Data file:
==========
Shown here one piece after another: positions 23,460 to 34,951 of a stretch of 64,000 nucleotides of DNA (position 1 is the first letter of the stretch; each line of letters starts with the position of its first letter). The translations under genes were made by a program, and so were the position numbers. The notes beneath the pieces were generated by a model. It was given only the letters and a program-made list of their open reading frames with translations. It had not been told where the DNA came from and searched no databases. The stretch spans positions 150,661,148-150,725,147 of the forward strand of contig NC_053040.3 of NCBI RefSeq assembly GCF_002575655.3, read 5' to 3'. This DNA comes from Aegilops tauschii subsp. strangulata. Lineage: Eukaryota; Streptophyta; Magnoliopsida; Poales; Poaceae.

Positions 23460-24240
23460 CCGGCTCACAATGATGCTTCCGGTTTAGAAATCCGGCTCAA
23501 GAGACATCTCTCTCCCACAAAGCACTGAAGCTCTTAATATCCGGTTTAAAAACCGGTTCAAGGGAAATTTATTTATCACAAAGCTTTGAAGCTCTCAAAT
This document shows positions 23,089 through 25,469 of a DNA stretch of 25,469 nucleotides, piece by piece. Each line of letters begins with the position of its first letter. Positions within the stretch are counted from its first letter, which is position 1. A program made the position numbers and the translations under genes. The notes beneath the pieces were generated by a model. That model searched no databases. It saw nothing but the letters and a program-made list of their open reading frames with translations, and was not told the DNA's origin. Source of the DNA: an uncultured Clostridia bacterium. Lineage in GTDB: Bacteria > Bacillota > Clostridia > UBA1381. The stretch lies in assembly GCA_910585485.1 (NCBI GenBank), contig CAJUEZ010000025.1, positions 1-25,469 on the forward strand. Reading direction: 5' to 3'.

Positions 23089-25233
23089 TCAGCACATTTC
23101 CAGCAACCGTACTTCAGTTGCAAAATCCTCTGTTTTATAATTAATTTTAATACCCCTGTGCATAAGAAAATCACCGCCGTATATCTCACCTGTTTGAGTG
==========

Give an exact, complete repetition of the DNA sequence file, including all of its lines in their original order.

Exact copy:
Shown here one piece after another: positions 23,460 to 34,951 of a stretch of 64,000 nucleotides of DNA (position 1 is the first letter of the stretch; each line of letters starts with the position of its first letter). The translations under genes were made by a program, and so were the position numbers. The notes beneath the pieces were generated by a model. It was given only the letters and a program-made list of their open reading frames with translations. It had not been told where the DNA came from and searched no databases. The stretch spans positions 150,661,148-150,725,147 of the forward strand of contig NC_053040.3 of NCBI RefSeq assembly GCF_002575655.3, read 5' to 3'. This DNA comes from Aegilops tauschii subsp. strangulata. Lineage: Eukaryota; Streptophyta; Magnoliopsida; Poales; Poaceae.

Positions 23460-24240
23460 CCGGCTCACAATGATGCTTCCGGTTTAGAAATCCGGCTCAA
23501 GAGACATCTCTCTCCCACAAAGCACTGAAGCTCTTAATATCCGGTTTAAAAACCGGTTCAAGGGAAATTTATTTATCACAAAGCTTTGAAGCTCTCAAAT
This document shows positions 23,089 through 25,469 of a DNA stretch of 25,469 nucleotides, piece by piece. Each line of letters begins with the position of its first letter. Positions within the stretch are counted from its first letter, which is position 1. A program made the position numbers and the translations under genes. The notes beneath the pieces were generated by a model. That model searched no databases. It saw nothing but the letters and a program-made list of their open reading frames with translations, and was not told the DNA's origin. Source of the DNA: an uncultured Clostridia bacterium. Lineage in GTDB: Bacteria > Bacillota > Clostridia > UBA1381. The stretch lies in assembly GCA_910585485.1 (NCBI GenBank), contig CAJUEZ010000025.1, positions 1-25,469 on the forward strand. Reading direction: 5' to 3'.

Positions 23089-25233
23089 TCAGCACATTTC
23101 CAGCAACCGTACTTCAGTTGCAAAATCCTCTGTTTTATAATTAATTTTAATACCCCTGTGCATAAGAAAATCACCGCCGTATATCTCACCTGTTTGAGTG